Meet the 2016–2017 Voices in Leadership Writing Fellows
This talented group of students are the contributing authors of the articles featured on this blog.
Chloe Slocum, MD, is thrilled to be on the “Voices in Leadership” team as a 2016–2017 Writing Fellow. Dr. Slocum completed a Spinal Cord Injury Medicine Fellowship at Harvard Medical School Department of Physical Medicine and Rehabilitation/Spaulding Rehabilitation Hospital/VA Boston from 2015–2016. She is most concerned with the intersection of patients’ complex health needs, population health management at a systems level, and health care policy. Dr. Slocum is passionate about health promotion for adults and children with disabilities and health quality and equity in post-acute care and is the recipient of a 2016–2017 Commonwealth Fund Mongan Fellowship in Minority Health Policy. She completed her Physical Medicine and Rehabilitation residency at Spaulding Rehabilitation Hospital/Harvard Medical School in 2015 and served as Chief Resident from 2014–2015.
Phillip Murray, MD, is a physician and is a current Commonwealth Fund Mongan Fellow in Minority Health Policy. He recently finished his Chief Residency in Child and Adolescent Psychiatry at the New York-Presbyterian Hospital Child and Adolescent program of Columbia and Cornell Universities, New York, NY. He is most interested in delivery systems for vulnerable populations, and strongly believes that interventions need to begin with systems of care. Dr. Murray is committed to pipeline projects for underrepresented minorities in medicine, as evidenced by his role as Chairman of the American Psychiatric Association/SAMHSA Minority Fellows Program. Dr. Murray received his medical degree from Medical College of Georgia, Augusta, GA in 2010. He completed his adult psychiatry residency at Harvard Medical School, Cambridge Health Alliance in 2014.
A Filipino physician, Renzo Guinto, MD, is a first year Doctor of Public Health (DrPH) student passionate about global health and sustainable development. He is a research assistant at the Harvard Center for Health and the Global Environment, acting global coordinator of Health Care Without Harm’s Healthy Energy Initiative, and 2016 New Voices Fellow at the Aspen Institute. Before coming to Harvard, he worked on a wide range of issues from universal health coverage and migrant health, to climate change and medical education. Notably, Renzo was a member of The Lancet-University of Oslo Youth Commission on Global Governance for Health, a 2014 Emerging Voice for Global Health, and a 2015 World Heart Federation Emerging Leader. After studying at Harvard, Renzo hopes to lead in developing innovative solutions to pressing global and planetary health challenges.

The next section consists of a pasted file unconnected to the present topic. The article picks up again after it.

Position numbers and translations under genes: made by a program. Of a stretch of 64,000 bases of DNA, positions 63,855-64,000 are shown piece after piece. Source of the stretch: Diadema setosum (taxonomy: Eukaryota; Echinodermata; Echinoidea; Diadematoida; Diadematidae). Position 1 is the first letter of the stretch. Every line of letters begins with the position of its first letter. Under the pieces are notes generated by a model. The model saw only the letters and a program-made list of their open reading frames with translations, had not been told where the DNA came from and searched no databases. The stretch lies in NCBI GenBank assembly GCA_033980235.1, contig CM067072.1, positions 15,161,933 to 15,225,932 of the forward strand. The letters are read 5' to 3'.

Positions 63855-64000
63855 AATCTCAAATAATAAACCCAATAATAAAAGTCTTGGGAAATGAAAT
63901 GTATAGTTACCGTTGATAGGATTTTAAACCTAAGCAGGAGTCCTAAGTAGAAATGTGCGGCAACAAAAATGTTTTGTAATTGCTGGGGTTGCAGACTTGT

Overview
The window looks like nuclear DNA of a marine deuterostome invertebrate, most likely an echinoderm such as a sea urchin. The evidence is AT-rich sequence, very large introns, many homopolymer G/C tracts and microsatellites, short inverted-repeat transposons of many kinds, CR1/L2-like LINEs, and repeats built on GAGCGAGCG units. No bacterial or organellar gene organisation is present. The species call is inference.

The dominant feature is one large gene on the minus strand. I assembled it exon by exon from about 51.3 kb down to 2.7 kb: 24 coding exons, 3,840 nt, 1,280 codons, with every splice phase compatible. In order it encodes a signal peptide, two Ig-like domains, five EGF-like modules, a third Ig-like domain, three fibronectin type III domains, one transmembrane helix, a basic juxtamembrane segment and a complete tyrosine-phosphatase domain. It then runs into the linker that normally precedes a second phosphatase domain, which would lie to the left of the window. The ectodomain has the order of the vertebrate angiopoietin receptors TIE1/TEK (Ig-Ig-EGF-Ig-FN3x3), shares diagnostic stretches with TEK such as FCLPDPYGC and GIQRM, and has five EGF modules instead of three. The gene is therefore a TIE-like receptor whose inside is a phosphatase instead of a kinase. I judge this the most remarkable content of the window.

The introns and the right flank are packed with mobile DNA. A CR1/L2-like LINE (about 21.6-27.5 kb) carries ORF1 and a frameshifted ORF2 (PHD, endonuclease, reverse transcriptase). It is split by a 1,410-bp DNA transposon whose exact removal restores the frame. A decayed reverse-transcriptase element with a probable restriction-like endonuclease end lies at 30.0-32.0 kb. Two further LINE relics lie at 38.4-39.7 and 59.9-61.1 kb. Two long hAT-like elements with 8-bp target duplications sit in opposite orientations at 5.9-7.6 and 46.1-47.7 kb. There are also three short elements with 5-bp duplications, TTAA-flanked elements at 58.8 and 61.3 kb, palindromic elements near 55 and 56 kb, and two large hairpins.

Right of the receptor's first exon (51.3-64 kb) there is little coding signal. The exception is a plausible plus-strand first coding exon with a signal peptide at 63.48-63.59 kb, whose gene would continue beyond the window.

Junaid Nabi, MD, is a physician, non-profit executive, dilettante, and an avid biker. He is enrolled in the MPH-45 program in the Department of Global Health, concentrating in the interdisciplinary Public Health Leadership. Born and raised in the beautiful valley of Kashmir, his work combines the disciplines of health systems, global surgery, value-based healthcare and social entrepreneurship. His interests, in addition to hiking and reading, include narrative medicine and medical journalism.
At Harvard, he plans to learn how global health systems operate, and how quality surgical care can be made accessible to the most vulnerable. As the 2016–2017 Writing Fellow and Discussions Moderator for the Voices in Leadership team, he plans to weave instructive stories that reveal the person — their motivations, their fears — behind leadership decisions taken at the highest levels of healthcare delivery.
Aude Richard, MD, is a Swiss physician. Her experience of patient-centered communication during her residency in internal medicine and oncology in her home country was the decisive factor for her decision to study at Harvard for an MPH in social and behavioral sciences with a concentration in health communication, for which she received a Fulbright fellowship and a scholarship from the Swiss Association of Women in Academics. Dr Richard is also passionate about communication for health promotion and working to reduce disparities in the social determinants of health. She is excited to have the opportunity to write as a student blogger for voices in leadership, as she believes stories are one of the most powerful ways to make a significant impact in people’s minds.
Edited by Sohini Mukherjee, a first year Master of Science student studying Global Health and Population at the Harvard T.H. Chan School of Public Health.